Continuing on from where I left off – here’s part two of my picture tutorial on how I upcycled my old wooden trunk into a vibrant, fun, kitschy version of itself.
So the last time, I was done with the yellow coat of paint on my trunk.
Now, onto the border. I used a smaller paint brush I had lying around to do the borders. The width of the brush matched the size of the border exactly, so it was a perfect tool for that little fiddly bit.
I wanted a very high-contrast, bright colour for the border, so I chose this blue. The paint tin (and the guys of the local hardware stores) call this colour ‘firoza blue’, but I call it royal blue. So there you go.
You can see how both the colours really pop in juxtaposition with each other like this.
I wasn’t happy with just this, though, I wanted to do a nice design on the biggest canvas I had with the cabinet – the door. I envisioned a nice border to the door, filled in with a design reminiscent of the muggu/kolam – floor designs – that I had grown up seeing.
To the border!
It’s not easy drawing straight lines with paint, especially since I did not want to permanently mark my rulers with paint, even though they were the perfect size for the job. I needed something that I could use, then throw.
Time for some cheap and simple DIY-ing.
I used an old cereal box, and cut it up to make a border stencil in the shape and size I wanted. Now I had something I could paint over and simply throw once I was done with it. Yay!
I gleefully set about using the template I now had, which is when I ran into my first problem – drips!
With the paint being so thin, and the cardboard also being the cheap, cereal box variety, my stencil flapped up at the end and ended up smudging my carefully drawn lines. D:
Not cool, cheap stencil.
I decided to deal with smudges and errors once I was done with the entire thing, so I set about painting the whole border.
You can see where the paint has dripped down and made a mess of things. And the portion on the left where the stencil shifted as I was painting and screwed up my nice straight line.
So, now to fix things.
Fixing smudged paint, drips, off-centre lines, and other mistakes
DO NOT DO THIS: I first used my small brush, dipping it in paint thinner and running it over the still wet smudge. BAD idea. The smudge just spread, like a cloud of blue on the yellow. It was a little like dripping a drop of water onto a picture you drew with water paints. :/
Terrible idea al around.
Here’s what you SHOULD do.
The next idea I tried was a winner – I dipped my little brush in yellow and painted over the smudges. Perfect!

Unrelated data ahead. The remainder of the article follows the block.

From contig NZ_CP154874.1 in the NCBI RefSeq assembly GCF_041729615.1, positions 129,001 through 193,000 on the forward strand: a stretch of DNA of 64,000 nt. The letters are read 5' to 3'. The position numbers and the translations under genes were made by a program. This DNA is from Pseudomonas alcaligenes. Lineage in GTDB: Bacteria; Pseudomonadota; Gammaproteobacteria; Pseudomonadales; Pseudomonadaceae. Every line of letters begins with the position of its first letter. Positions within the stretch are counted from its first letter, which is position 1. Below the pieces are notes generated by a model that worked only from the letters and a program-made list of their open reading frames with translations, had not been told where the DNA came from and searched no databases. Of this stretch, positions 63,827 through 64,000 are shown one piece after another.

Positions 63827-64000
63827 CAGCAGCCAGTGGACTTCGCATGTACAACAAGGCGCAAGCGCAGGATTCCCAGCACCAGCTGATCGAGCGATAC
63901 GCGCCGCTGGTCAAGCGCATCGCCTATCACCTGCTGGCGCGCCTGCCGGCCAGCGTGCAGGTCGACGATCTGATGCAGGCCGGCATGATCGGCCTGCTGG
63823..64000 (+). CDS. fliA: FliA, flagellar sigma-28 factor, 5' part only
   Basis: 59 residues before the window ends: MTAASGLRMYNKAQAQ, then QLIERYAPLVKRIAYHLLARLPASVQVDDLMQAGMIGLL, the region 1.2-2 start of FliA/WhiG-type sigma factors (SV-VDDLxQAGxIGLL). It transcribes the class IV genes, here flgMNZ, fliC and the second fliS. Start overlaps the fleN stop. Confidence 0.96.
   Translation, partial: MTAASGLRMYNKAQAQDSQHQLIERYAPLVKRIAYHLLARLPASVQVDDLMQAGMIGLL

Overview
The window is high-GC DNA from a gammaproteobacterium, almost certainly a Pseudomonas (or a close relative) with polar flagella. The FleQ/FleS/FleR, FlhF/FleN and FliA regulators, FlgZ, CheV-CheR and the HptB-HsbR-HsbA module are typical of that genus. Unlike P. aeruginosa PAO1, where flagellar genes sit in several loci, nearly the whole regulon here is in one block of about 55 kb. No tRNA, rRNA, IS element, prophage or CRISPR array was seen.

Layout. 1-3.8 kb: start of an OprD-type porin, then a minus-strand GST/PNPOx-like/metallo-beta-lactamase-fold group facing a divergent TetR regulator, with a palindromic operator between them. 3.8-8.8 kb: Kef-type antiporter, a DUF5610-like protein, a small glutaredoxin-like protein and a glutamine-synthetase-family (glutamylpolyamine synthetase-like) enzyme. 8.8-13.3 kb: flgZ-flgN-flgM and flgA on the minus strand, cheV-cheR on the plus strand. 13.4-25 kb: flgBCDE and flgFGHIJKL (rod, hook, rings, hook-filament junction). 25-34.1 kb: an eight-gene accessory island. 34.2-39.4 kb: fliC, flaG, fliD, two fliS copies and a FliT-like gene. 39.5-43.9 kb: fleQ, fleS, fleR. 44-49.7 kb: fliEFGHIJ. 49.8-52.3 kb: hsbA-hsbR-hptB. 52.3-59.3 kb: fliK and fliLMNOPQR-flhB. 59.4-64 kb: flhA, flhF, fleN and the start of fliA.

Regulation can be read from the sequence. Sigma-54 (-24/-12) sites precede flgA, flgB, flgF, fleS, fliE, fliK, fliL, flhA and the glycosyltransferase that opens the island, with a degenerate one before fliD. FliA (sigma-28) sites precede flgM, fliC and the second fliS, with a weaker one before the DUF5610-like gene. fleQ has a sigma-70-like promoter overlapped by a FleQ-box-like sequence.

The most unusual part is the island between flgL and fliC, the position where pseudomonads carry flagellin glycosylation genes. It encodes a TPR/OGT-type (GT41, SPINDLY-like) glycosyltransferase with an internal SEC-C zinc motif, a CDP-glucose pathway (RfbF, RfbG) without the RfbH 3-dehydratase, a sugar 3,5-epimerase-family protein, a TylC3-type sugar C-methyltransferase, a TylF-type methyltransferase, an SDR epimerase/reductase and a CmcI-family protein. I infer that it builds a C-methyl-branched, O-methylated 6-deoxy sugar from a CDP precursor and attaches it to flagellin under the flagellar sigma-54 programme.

Kitsch-style design for the door
So, once all the paint had dried off, it was time for the design on the door. I had downloaded this very awesome Indian inspired knitting design ages ago (sadly, I forgot from where – if anyone recognizes the design, please do point me in the right direction to give credit!) that I decided would be perfect for this project.
I had downloaded this very awesome Indian inspired knitting design ages ago (sadly, I forgot from where – if anyone recognizes the design, please do point me in the right direction to give credit!) that I decided would be perfect for this project.
I printed out the design, taped it to the section where I wanted it to appear, and then went over the lines with a permanent marker. The outline transferred itself to the wood, and all was good.
Now, I got out all my little tins of left-over paint from previous projects and my paintbrushes. I painted over the design and then did the outline in black.
It still looked very empty, so I thought I’d add a border. I drew one freehand with a bit of wet chalk. It’s a design of creeping vines with little flowers interspersed through the entire thing.
It didn’t look too bad, so I went ahead and painted it in, using white for the flowers for a greater contrast with the green of the leaves.
After I was done, I felt that the top of my new cabinet was looking a little bare. It would, after all, be the most visible part of my cabinet, after the door, and it needed a little zing.
I decided to continue the muggu theme, and chose to do a border in a very typical muggu style – it’s one I’ve used myself for its ease and bang for buck. It doesn’t take much effort, but by gosh it looks like you did!
Here’s the result!
Here, have a slideshow wrap-up, cause it’s fun to watch the transformation:
[mood| very accomplished]